Naturalistic World Partiniong using Pseudo Voroni

When considering vegetation coverage, woodland coverage, lakes, river courses and all other visual features you need to partition your landscape into regions. The regions need to look naturalisic (i.e. not hexagons, grids or other repeating patterns) but need to be even sized.

A nice trick is to use a random scatter of points and then triangulate them

Graph_GenerateFactory

Now carry out a “pseudo vornoi” algorithm to generate a pleasing set of regular partitions;

PseudoVoroni

Each of these units can be used as a landscape parition.

What is a psuedo-voroni algoirthm ? In this case I dont want a mathematically accurate voroni graph so I just take the centroid of each triangle and join them together. In the above diagram you should see the Voroni cell walls in white but the underlying original triangulation in dark blue.

You can then attach a set of properties to each cell based on their height and the affect of the adjacent voroni cell attributes.

For river courses the Voroni cell borders form a network of routes which an A* routing algorithm can use to describe all the possible routes of a river. Each Voroni cell vertex has only three possible adjacent points, and this makes route finding much faster and helps provide a nice river pattern when used as a set of control points to a spline.

Credit to http://www-cs-students.stanford.edu/~amitp/game-programming/polygon-map-generation/ who inspired this approach

 

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Concave Hull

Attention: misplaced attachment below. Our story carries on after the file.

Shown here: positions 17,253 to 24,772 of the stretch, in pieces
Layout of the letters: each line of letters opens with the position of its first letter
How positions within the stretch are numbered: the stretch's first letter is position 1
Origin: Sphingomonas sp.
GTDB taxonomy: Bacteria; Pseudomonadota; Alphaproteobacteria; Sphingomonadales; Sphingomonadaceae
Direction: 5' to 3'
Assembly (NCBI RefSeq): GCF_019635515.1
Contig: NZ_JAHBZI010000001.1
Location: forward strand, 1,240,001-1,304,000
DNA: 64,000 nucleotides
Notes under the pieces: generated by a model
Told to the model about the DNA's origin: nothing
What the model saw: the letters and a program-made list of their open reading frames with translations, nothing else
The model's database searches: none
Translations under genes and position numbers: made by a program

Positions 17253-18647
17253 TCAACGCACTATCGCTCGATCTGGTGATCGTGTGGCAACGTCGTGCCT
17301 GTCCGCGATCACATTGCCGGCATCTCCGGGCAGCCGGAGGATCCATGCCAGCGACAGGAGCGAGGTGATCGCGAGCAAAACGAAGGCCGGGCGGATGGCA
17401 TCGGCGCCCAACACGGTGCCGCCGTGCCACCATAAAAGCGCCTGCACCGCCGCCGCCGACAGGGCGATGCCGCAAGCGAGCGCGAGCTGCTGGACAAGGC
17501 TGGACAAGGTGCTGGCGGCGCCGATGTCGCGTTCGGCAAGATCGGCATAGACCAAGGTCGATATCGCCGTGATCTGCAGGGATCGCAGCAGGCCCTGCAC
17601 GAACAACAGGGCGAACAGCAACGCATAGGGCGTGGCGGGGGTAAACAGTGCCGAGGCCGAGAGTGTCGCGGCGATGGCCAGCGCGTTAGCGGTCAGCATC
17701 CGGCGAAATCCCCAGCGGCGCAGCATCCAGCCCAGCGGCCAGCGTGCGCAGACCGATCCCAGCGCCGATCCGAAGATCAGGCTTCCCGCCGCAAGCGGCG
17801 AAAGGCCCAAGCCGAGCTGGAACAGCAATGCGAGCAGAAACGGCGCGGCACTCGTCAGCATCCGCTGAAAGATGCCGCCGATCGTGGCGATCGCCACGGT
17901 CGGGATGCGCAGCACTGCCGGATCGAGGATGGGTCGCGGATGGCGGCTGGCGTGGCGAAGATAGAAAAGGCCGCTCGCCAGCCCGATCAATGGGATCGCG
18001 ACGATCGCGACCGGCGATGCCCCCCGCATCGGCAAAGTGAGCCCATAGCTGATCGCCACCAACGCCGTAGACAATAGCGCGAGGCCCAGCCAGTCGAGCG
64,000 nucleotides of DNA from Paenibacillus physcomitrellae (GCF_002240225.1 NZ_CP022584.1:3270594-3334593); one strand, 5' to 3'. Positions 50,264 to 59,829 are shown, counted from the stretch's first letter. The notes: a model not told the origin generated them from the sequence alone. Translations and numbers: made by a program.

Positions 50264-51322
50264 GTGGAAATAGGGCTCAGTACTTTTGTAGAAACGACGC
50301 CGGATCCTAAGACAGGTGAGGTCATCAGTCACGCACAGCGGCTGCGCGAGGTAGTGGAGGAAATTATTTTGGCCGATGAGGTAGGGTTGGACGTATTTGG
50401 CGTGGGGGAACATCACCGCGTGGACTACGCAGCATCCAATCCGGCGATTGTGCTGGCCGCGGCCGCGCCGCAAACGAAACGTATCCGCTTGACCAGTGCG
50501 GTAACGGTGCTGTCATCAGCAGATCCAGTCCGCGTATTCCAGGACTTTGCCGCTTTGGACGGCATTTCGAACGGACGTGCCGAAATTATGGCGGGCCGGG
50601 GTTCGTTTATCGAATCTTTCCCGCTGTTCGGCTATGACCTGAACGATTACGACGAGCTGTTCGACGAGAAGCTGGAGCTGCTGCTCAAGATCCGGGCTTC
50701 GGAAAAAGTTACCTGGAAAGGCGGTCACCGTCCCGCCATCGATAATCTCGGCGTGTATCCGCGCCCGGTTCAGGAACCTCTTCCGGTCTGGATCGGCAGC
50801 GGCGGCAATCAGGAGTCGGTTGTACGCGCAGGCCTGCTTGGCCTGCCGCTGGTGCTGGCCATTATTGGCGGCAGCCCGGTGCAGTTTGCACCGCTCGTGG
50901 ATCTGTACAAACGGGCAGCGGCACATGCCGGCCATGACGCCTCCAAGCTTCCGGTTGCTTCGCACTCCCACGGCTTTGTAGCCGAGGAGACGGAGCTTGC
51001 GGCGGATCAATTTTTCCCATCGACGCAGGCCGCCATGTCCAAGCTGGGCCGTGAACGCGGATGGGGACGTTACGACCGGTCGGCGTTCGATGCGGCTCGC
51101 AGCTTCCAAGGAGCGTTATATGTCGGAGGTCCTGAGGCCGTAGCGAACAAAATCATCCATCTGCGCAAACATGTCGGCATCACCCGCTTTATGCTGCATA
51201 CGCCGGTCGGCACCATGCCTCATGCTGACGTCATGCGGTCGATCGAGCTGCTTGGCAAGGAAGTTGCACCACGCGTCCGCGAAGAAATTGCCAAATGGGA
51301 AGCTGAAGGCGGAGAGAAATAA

Working on some arcane aspect of my landscape pipeline I find I need to identify whether points in my mesh are part of the “outside edge” of the mesh. I am familiar with the calculation of a Convex Hull – but this creates the shorest line that connects encompasses the mesh, and is not limited to triangles that already exist in the mesh. This means that the Convex Hull probably does not resemble the shape of the original mesh.

The solution to the problem jumped into my head rather than searching for it on the web – it was a really simple solution when I considered what made an “exterior” point different from an “interior” point. We can visually see an interior point because it is completely surrounded by triangles – but what does that “surrounded” mean mathematically ?

It means that the sum of all the angles between the subject point and all the other points of the triangles it forms part of are exactly 360 degrees. Anything less than that; then the point is an “exterior” point.

In order to determine a convex hull for a point cloud I follow the following logic

  1. Triangulate the mesh.
  2. For each point, select all the triangles it it part of
  3. For each of those triangles, calculate the angle formed between the subject point and the other two points.
  4. Iterate all the triangles that use this point, and sum the angles found.
  5. If they are less than 360 then this point is not wholly surrounded by triangles and is therefore exterior.

This method works for meshes that do not have interior holes in them, as the points on the hole boundary would be treated as part of the Concave Hull.